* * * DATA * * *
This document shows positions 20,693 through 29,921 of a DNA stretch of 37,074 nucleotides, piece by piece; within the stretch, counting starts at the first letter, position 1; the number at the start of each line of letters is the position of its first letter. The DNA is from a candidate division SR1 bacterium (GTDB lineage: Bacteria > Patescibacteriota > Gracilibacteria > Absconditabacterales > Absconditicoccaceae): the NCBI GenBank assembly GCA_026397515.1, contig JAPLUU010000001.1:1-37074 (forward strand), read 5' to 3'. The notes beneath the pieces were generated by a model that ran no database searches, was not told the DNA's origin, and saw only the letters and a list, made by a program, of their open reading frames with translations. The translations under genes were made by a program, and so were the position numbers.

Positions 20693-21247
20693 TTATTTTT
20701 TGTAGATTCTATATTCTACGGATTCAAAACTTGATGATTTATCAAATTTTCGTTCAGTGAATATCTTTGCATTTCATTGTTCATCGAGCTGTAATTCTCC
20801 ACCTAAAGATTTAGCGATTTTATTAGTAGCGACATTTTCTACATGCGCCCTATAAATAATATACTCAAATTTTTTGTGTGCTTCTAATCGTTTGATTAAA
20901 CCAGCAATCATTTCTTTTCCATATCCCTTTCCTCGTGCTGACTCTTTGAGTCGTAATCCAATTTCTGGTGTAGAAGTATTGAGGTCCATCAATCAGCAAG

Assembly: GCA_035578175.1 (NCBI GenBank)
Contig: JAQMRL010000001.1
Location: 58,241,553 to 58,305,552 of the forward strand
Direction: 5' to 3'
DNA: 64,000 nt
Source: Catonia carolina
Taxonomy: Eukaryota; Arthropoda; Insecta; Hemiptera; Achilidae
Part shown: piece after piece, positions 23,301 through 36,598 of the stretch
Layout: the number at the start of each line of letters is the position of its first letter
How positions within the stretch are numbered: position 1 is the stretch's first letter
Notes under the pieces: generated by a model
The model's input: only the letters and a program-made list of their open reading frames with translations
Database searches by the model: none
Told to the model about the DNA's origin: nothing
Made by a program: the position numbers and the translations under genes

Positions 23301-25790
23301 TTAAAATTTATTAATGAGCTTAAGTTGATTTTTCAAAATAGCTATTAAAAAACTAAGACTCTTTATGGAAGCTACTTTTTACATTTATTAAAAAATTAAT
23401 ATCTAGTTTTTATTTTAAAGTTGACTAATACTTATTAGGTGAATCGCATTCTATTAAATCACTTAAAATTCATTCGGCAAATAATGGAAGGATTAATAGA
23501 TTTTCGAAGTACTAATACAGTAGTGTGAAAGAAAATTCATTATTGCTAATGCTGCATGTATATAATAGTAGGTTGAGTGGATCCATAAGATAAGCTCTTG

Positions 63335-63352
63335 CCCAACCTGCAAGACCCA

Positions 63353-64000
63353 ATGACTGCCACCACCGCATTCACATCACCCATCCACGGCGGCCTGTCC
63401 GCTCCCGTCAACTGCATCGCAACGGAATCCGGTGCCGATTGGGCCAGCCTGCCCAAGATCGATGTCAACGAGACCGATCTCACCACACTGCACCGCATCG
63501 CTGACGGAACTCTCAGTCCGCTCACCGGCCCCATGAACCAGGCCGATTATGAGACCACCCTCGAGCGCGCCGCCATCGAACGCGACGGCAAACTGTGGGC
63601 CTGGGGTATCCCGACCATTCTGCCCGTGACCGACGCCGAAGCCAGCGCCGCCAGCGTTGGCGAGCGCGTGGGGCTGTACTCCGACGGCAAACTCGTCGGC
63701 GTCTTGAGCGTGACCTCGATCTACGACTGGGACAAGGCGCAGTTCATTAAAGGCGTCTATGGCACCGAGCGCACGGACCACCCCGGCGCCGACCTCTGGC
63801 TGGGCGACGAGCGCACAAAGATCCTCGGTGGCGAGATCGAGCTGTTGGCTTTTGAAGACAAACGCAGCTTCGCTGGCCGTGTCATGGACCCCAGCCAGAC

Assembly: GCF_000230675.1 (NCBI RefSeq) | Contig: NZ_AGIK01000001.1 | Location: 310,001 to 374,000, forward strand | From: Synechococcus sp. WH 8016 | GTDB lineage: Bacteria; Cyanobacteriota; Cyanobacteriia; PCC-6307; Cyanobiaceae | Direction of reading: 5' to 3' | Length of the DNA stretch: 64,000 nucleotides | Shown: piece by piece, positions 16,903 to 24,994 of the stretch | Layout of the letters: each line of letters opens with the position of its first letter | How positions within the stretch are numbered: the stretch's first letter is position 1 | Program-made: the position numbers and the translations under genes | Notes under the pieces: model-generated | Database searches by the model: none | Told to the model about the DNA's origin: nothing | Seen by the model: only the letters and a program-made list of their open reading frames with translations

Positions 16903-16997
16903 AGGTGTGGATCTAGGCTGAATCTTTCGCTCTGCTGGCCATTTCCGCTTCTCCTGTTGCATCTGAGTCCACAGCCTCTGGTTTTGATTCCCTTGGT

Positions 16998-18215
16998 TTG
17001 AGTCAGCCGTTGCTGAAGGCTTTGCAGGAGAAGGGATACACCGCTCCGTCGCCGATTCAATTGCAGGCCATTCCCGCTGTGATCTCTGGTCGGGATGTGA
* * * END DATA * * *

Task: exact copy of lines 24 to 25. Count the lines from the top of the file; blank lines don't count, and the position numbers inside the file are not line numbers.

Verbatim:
23401 ATCTAGTTTTTATTTTAAAGTTGACTAATACTTATTAGGTGAATCGCATTCTATTAAATCACTTAAAATTCATTCGGCAAATAATGGAAGGATTAATAGA
23501 TTTTCGAAGTACTAATACAGTAGTGTGAAAGAAAATTCATTATTGCTAATGCTGCATGTATATAATAGTAGGTTGAGTGGATCCATAAGATAAGCTCTTG